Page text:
The unit’s PLC also provides a SCADA system for full local and remote data accessibility and control. It offers multiple concurrent user access to the PLC, so local and remote users as well as remote SCADA systems can retrieve data without interrupting each other or an active process.
Through its PLC’s support for open Ethernet protocols, such as native TCP/IP and ISO Transport Service on top of TCP (ITOT), the NYATI M1000 offers multi-well pad operators a variety of proven communications protocols, including Modbus 485, PROFINET, RS-232 and cellular. If necessary, it can be also configured for satellite communications. Instrumentation protocols include HART, RS-485, PROFIBUS PA, and other field protocols.
Although the NYATI M1000 can be wired to a utility grid, it is otherwise self-powered via a highly efficient solar panel that feeds an on-board battery storage system. The solar panel can rotate 360° to ensure an optimum solar angle wherever the skid is placed on a multi-well pad and can be adjusted throughout the year with the sun’s seasonal elevation. Its highly efficient power engineering—the NYATI M1000’s electronics draw just one ampere—enables it to operate for up to 10 days on a minimum charge.
The NYATI M1000 illustrates how advanced sensor, instrumentation, PLC, communications, and energy-efficient technologies can come together in one skid-based package to help operators optimize their upstream production facilities—increasingly multi-well pads—and integrate them into their wider enterprise operations. Among the many benefits:
- Greater visibility into well-head performance to ensure production optimization, with operator personnel able to remotely view real-time and historical data from well-head sensors.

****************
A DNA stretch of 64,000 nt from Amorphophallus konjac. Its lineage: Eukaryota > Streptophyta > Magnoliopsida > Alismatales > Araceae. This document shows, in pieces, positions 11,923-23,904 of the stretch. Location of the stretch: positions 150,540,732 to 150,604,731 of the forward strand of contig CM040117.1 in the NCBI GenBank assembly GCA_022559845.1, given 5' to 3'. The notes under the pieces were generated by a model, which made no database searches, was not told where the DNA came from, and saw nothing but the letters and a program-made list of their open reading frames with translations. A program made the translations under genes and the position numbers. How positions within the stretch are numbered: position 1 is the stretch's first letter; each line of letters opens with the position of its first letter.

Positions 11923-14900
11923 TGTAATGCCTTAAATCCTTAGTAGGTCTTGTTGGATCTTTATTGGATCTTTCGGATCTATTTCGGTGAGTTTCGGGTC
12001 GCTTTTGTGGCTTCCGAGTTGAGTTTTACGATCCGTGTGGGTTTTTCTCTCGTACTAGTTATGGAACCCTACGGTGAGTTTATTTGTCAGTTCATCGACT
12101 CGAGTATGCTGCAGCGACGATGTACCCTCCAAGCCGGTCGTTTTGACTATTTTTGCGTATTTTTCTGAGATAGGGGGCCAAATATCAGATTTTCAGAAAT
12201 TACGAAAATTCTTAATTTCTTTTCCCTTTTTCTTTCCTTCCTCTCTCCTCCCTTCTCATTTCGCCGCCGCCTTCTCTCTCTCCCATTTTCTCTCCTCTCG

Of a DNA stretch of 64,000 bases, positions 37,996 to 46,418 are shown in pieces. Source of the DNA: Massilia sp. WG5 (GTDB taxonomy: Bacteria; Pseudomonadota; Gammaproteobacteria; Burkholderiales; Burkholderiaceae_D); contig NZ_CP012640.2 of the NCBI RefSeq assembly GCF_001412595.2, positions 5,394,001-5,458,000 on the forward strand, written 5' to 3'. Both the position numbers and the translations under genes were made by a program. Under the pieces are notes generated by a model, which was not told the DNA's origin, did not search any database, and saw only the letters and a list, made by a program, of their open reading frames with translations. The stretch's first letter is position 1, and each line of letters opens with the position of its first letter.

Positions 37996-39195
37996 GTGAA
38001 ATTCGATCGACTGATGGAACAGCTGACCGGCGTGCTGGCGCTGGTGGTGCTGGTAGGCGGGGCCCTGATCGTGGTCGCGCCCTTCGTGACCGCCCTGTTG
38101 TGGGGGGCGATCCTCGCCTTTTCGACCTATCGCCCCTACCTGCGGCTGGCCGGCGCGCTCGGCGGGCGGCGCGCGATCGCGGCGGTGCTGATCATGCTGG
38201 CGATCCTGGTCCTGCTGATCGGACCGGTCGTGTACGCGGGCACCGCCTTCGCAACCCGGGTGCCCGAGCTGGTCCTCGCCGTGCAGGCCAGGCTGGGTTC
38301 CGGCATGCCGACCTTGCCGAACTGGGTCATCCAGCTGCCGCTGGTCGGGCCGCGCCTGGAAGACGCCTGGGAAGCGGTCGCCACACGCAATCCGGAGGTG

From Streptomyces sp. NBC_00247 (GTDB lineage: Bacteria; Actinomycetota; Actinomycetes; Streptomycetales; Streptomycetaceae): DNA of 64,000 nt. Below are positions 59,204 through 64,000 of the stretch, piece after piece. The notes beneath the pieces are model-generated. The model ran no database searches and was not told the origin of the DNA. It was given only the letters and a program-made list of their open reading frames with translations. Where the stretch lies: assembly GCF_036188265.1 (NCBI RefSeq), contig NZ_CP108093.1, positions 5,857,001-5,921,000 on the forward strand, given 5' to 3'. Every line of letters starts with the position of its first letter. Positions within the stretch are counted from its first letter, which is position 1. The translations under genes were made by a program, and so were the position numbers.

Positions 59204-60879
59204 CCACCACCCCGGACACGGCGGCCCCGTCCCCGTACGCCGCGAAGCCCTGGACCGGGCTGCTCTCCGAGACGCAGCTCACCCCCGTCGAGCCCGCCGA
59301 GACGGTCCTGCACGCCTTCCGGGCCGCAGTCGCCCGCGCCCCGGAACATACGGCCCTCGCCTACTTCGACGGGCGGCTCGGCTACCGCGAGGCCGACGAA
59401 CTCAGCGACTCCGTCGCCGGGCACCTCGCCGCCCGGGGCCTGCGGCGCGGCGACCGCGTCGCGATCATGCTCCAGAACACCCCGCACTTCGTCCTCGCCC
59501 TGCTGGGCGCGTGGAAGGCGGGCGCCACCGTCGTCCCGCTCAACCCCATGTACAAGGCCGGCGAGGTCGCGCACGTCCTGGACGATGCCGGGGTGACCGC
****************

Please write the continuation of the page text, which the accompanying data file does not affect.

- Avoiding downtime that costs as much as $100,000 a day per well, via advanced warnings of needed maintenance or repairs.
- Reducing the frequency of field technician visits, along with associated labor costs.
- Improving compliance with state and federal environmental, health and safety regulations, with more detailed, real-time monitoring of well-head performance, helping to avoid any regulatory shutdowns due to non-compliance.
- Better overall business intelligence and enterprise performance for operators, given the improved operating visibility, control, and analytics across all their operations.
While these benefits are substantial for well-head operations, process automation and control can span many other areas of multi-well facilities, including equipment automation and control, flow measurement and control, and automation of complex services.
While the migration of upstream production to multi-well facilities will only increase going forward, so will the number of wells per pad. That’s because the efficiencies are too great to ignore. For example, publicly traded Cabot Oil & Gas Corporation announced its first 10-well pad to investors in late 2013 and reported that, as a result, its drilling cost per foot had dropped nearly 30 percent, from $325 to $228. As the industry evolves, these gains and other compelling benefits of process automation and control technologies will continue to drive their adoption, transforming upstream production into an increasingly modern venture.Have an Inquiry for Siemens about this article? Click Here >>